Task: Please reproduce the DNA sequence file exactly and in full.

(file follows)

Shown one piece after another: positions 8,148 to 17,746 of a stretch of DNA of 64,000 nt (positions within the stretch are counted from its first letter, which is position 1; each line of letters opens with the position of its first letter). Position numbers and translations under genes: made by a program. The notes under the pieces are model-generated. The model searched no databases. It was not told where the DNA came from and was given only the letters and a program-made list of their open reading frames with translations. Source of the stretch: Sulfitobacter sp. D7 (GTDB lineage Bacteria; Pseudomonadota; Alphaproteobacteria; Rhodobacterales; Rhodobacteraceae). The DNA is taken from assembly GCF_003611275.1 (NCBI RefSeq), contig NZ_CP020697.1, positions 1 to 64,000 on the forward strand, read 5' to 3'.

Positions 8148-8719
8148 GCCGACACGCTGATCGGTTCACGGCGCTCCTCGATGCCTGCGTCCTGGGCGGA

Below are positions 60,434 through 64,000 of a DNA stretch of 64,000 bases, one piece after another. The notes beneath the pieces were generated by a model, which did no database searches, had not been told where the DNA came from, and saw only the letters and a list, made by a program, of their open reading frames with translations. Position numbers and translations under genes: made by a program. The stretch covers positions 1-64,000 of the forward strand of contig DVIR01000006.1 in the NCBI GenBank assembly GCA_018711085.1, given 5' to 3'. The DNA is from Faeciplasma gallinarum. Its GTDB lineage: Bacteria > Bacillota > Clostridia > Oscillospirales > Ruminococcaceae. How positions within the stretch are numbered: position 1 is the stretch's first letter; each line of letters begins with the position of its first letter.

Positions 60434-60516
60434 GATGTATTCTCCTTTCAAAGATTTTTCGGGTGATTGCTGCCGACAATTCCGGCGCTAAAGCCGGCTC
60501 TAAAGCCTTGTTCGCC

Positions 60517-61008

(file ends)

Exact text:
Shown one piece after another: positions 8,148 to 17,746 of a stretch of DNA of 64,000 nt (positions within the stretch are counted from its first letter, which is position 1; each line of letters opens with the position of its first letter). Position numbers and translations under genes: made by a program. The notes under the pieces are model-generated. The model searched no databases. It was not told where the DNA came from and was given only the letters and a program-made list of their open reading frames with translations. Source of the stretch: Sulfitobacter sp. D7 (GTDB lineage Bacteria; Pseudomonadota; Alphaproteobacteria; Rhodobacterales; Rhodobacteraceae). The DNA is taken from assembly GCF_003611275.1 (NCBI RefSeq), contig NZ_CP020697.1, positions 1 to 64,000 on the forward strand, read 5' to 3'.

Positions 8148-8719
8148 GCCGACACGCTGATCGGTTCACGGCGCTCCTCGATGCCTGCGTCCTGGGCGGA

Below are positions 60,434 through 64,000 of a DNA stretch of 64,000 bases, one piece after another. The notes beneath the pieces were generated by a model, which did no database searches, had not been told where the DNA came from, and saw only the letters and a list, made by a program, of their open reading frames with translations. Position numbers and translations under genes: made by a program. The stretch covers positions 1-64,000 of the forward strand of contig DVIR01000006.1 in the NCBI GenBank assembly GCA_018711085.1, given 5' to 3'. The DNA is from Faeciplasma gallinarum. Its GTDB lineage: Bacteria > Bacillota > Clostridia > Oscillospirales > Ruminococcaceae. How positions within the stretch are numbered: position 1 is the stretch's first letter; each line of letters begins with the position of its first letter.

Positions 60434-60516
60434 GATGTATTCTCCTTTCAAAGATTTTTCGGGTGATTGCTGCCGACAATTCCGGCGCTAAAGCCGGCTC
60501 TAAAGCCTTGTTCGCC

Positions 60517-61008